UAE and Hong Kong created the event together, but one has pospered more, writes Paul Radley.
Friends have the benefits in the Cup of Nations
Considering the Cup of Nations was originally jointly conceived by the UAE and Hong Kong, it seems the benefits of it are being unfairly divided at present.
The Asian rivals came up with idea of the year-ending tournament last year, as a way to provide more competitive international action for their players. Thus, it was hoped, each might start to close the gap on the continent's one rugby super-power, Japan.
The key word in all that is "competitive".
In the five matches the UAE have played to date in the Cup of Nations, the most competitive the national team have been was in Tuesday's 51-6 loss to Hong Kong. So not very, then.
Wounded psychologically and physically by last year's exertions in this event, many senior players have opted to stay away this time around. So where are the benefits?
Hong Kong, meanwhile, have been able to rest some of their leading players - with a view to bigger tests on the world sevens series later this season - and still thrive here. Asia's No 2 ranked side will attempt to defend their title against Belgium at The Sevens this evening, knowing it will be tough as they have to bridge a gap of five places in the world rankings.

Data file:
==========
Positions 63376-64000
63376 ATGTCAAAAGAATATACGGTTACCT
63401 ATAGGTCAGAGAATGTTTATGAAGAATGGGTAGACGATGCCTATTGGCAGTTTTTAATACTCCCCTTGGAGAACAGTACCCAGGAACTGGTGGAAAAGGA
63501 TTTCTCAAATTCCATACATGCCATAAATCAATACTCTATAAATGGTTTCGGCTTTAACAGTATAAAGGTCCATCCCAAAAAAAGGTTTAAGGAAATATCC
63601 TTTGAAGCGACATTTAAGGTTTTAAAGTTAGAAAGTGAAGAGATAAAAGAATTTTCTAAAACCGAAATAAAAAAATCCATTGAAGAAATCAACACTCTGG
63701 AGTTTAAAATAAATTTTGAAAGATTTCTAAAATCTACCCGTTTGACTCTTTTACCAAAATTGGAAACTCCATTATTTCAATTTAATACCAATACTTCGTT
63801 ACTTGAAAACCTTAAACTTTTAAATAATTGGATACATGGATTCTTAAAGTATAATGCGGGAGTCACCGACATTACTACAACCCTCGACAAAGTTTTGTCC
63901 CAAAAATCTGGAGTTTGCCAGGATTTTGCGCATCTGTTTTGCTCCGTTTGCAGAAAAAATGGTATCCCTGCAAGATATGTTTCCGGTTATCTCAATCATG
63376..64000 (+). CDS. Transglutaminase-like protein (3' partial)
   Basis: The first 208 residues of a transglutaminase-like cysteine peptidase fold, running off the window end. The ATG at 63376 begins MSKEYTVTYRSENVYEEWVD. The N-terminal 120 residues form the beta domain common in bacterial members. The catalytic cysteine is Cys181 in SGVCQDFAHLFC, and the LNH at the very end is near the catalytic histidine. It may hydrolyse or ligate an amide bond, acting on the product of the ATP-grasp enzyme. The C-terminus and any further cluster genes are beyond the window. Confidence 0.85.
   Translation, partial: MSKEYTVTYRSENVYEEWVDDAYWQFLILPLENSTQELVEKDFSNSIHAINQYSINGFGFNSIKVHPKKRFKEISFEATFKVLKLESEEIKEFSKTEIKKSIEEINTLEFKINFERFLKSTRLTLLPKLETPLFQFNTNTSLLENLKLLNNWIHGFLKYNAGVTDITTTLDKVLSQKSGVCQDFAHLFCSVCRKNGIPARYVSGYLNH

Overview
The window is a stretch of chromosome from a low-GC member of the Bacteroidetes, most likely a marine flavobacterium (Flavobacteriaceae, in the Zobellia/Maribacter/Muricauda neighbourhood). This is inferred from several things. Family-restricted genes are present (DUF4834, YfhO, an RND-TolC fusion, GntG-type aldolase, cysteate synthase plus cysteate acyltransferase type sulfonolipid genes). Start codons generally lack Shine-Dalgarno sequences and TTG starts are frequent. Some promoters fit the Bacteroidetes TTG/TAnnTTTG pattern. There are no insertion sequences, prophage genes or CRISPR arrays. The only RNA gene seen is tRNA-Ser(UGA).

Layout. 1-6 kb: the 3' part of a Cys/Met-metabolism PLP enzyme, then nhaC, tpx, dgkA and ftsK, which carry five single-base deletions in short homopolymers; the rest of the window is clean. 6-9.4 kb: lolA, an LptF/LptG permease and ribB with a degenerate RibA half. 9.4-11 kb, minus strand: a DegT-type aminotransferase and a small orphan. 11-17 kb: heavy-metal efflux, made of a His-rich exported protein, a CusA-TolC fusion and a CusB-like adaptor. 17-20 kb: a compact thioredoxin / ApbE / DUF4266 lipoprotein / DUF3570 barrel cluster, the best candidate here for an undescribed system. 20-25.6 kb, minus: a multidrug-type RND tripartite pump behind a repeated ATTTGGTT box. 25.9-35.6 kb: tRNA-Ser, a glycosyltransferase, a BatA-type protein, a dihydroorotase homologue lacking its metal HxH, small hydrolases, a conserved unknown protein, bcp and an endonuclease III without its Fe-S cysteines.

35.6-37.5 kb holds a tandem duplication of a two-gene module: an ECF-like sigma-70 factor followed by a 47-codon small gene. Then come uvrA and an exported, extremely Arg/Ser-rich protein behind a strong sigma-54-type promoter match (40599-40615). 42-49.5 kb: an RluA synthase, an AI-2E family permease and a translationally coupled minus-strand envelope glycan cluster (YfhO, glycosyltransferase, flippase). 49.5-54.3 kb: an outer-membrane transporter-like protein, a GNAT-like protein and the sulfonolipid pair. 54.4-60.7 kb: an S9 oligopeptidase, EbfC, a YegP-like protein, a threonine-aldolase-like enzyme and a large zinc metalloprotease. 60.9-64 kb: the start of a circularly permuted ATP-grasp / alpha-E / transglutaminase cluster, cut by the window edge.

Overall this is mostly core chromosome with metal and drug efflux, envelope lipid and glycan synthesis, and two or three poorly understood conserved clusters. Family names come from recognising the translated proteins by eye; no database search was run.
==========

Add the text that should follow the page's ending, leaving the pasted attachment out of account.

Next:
The UAE have found in excess of 60 places in the standings separating them from their nearest rivals in this tournament. No wonder they have found it tough.
It is galling to see how far Hong Kong have stretched their advantage in recent times. Back in 2010, the Arabian Gulf actually beat them in a match in Bahrain.
It was a result which played a large part in meaning the UAE would enter competitive life at the top level of Asian rugby - exactly where the Gulf had left it. It was also a result for which they have been paying ever since in matches between them and Hong Kong.
"That [defeat to the Gulf in Bahrain] is still in the back of our minds," Tom McColl, Hong Kong's captain, said this week. "We know they can lift their game against Hong Kong and we certainly have to lift our game against them."
If Hong Kong are to maintain their 100 per cent record in this competition, and keep their hands on the cup, they will have to counter a strong Belgian forward-pack this evening.
"We did a lot of defence [practice] before this tournament in anticipation for that, and we are expecting it to be a tough game," McColl said.
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